Sindhu Sreenath, as fate would have it, fell ill two days before sitting in the PMP® exam. But she persisted and went through the exam in spite of running high fever. But then, as fate would have it, she earned her PMP credential that day!
Sindhu was part of my class late last year. I remember her to be sitting in front of my class and very active in her participation as the session progressed. She will join in wherever we had discussions or question and answer sessions. Also, she is keen to broaden her horizon on program management and related tools, frameworks.
She has outlined her experience in this post. She did not want to put her experience of the exam day, where she had a tough time due to her health. But I made her to have it noted, albeit briefly – because that is also what makes such experiences memorable and to be shared.
Go on and read her unique experience.
In the pursuit of climbing the corporate ladder, the PMP was a gateway to help me understand the fundamental nomenclature for project management used across the globe. I found Satya’s profile after a quick search for classes offered on PMP, and without hesitation took it up.
Reasons why you should sign up for Satya’s class
- Satya’s explanations to concepts are always tied down with real world examples, hence helps creating a mind map for recollecting what you have learnt.
- Structured approach to understanding the chapters. When I first read the PMBOK® guide (and I recommend you do prior to the class), I was lost in a wealth of words and information when I reached “Integration Management”. He skipped this to proceed with other chapters and returned to it once all the other chapters were thoroughly explained, making it much easier to connect the dots.
- He prepares his own set of videos and documentation to further help simplify concepts that aren’t straight forward.
- His knowledge of the PMBOK guide is level “Ninja”, and he is more than willing to guide you beyond classes.
- You only need two intensive weekends to complete the classes.
My Exam Experience
Unfortunately, I became quite sick two days prior to the exam, and it only got worse on the exam day. I was coughing heavily, had cold and was running high fever. Adding to my woes, the room was very cold. However, whenever needed, the exam centre staffs helped.
I managed to complete the exam and go through my answers. I actually changed a few of my earlier answers in the final revision. I believe you should revisit your answers.
At the end of the exam I ran through the survey pretty quickly. Next to the comment sections, I had the well awaited message of earning my PMP credential.
Few Notes On “What you should do” vs “What I did”
- Before the classes: Prior to the Training I read the PMBOK once. I would recommend anybody to read it twice.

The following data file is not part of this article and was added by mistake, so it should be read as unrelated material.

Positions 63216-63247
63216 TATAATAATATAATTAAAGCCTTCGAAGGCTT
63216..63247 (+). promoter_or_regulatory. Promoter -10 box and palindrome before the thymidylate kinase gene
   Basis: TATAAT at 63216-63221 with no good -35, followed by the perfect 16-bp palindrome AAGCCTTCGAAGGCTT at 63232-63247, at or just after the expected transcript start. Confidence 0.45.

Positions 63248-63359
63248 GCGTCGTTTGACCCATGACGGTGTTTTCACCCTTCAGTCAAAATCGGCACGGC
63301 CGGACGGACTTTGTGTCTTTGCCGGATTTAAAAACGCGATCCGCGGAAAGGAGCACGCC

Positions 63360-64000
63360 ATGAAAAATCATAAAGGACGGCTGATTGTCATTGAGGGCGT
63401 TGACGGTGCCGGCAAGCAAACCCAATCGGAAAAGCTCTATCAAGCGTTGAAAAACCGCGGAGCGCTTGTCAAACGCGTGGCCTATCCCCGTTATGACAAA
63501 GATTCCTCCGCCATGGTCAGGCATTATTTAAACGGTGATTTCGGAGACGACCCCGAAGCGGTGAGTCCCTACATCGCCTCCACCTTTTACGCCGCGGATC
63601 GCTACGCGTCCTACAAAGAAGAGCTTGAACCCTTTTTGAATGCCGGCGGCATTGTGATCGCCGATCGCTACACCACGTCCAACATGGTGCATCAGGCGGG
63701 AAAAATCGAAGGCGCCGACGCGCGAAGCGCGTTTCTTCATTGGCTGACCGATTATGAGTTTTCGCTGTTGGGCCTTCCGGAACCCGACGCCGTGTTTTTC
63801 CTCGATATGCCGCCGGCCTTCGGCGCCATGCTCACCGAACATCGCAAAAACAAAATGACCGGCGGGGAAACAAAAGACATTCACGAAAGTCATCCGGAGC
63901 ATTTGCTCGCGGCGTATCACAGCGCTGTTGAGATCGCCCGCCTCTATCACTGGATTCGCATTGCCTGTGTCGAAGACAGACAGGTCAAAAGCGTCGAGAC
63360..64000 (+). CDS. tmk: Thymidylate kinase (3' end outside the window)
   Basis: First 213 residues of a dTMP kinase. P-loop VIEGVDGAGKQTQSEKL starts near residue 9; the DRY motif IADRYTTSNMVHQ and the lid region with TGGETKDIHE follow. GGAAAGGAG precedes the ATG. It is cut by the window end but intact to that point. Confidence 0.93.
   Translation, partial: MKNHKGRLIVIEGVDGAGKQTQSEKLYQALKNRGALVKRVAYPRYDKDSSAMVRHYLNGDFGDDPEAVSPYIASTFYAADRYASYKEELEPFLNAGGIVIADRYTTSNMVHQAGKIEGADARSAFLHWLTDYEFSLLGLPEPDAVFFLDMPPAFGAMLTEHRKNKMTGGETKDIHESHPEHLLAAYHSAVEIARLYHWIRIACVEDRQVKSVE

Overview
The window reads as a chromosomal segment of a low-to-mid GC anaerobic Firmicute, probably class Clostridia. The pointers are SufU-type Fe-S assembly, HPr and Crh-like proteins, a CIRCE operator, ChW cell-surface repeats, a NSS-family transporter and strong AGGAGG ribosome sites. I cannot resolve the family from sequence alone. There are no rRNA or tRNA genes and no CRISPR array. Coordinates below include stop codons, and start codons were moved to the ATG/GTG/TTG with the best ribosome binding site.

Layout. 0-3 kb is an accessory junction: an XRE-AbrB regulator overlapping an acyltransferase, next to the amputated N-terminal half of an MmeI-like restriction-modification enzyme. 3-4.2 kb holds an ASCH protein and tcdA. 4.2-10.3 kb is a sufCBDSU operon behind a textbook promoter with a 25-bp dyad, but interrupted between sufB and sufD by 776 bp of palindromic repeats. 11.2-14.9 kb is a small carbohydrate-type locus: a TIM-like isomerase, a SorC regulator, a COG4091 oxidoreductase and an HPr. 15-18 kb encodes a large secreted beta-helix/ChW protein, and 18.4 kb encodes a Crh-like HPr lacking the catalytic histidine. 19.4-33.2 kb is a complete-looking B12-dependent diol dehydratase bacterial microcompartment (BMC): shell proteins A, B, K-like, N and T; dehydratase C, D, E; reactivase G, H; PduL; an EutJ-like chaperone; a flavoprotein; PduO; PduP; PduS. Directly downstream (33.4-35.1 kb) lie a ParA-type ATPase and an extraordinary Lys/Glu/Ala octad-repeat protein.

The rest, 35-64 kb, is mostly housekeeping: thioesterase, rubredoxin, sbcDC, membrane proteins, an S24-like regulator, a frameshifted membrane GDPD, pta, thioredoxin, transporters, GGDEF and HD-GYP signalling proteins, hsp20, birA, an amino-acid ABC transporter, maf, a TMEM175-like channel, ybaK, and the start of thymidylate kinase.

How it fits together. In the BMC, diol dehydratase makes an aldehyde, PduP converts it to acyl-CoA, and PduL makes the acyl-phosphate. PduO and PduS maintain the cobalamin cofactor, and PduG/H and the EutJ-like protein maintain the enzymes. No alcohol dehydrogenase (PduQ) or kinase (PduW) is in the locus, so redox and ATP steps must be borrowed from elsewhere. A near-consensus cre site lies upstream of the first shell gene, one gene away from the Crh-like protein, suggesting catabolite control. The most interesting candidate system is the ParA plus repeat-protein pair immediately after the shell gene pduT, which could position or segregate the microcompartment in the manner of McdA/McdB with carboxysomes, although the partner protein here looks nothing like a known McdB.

- During the classes: Be 100% attentive, take notes, do whatever it takes for you to capture what you have understood as these notes will help you recollect during revisions. And you MUST revise.
- Plan your exam: I took my classes in October 2015, and the exam in Aug 2016, and indeed had genuine reasons for procrastinating such as work, travel, family etc. But if you are truly serious you must dedicate your time with minimal breaks to achieve this. I only did this once I booked my exam date on 2nd August by ambitiously scheduling my exam for late August (total of 25 days, includes few days before 2nd August, but determined to sit in the exam). Hence book your date in advance and that way you will stay focused, you will make the time for studying and you will manage to achieve your goal.
- Study for the exam: The 25-day plan I put together consisted of minimum 6 hours of study in a day. I would wake up at 4:30am, study for 2 hours, and continue in the evening after work for another 4 hours. I read through the PMBOK and Rita Mulcahy, marked the important pointers and revisited them twice, along with referring to my notes. I allotted 2 days for each Knowledge Area and ensured to stick to the schedule. I spent the last 5 days on doing mock exams. Although I wanted to finish 2 mock exams in a day, I only ended up doing one. I reviewed every question and answer.
- So only during the mock exam, I did realize I could have referenced ONLY the PMBOK Guide and done well. However, Rita helped explain some concepts as well.
- Mock tests:
- I found initial mock exams relatively easy, but it’s a good simulation experience. I took two to three mock tests to boost my confidence and I was scoring greater than 80%.
- PM Study Mock: This is a really good simulation and the questions are closer to the exam. I faired around 80% here as well.
- Oliver Lehmann: I did this mock exam the day before my main exam and was convinced I was going to fail because I faired quite miserably at it (scored 68%). But the exam will not be that difficult. But do read through all your questions and answers.
- On the Day of the Exam: I am a morning person, hence the first slot available worked perfectly. I didn’t bother opening my book and went straight to give the exam.
So, there goes my story for the PMP exam. I wish you best of luck for your exam!
Brief Profile: Sindhu Sreenath, Program Manager, Intel Corporation.
Sindhu’s PMP credential information is available at PMI®’s online credential registry.
I am thankful to Sindhu for sharing her experience and hope it will help other aspirants in their PMP journey.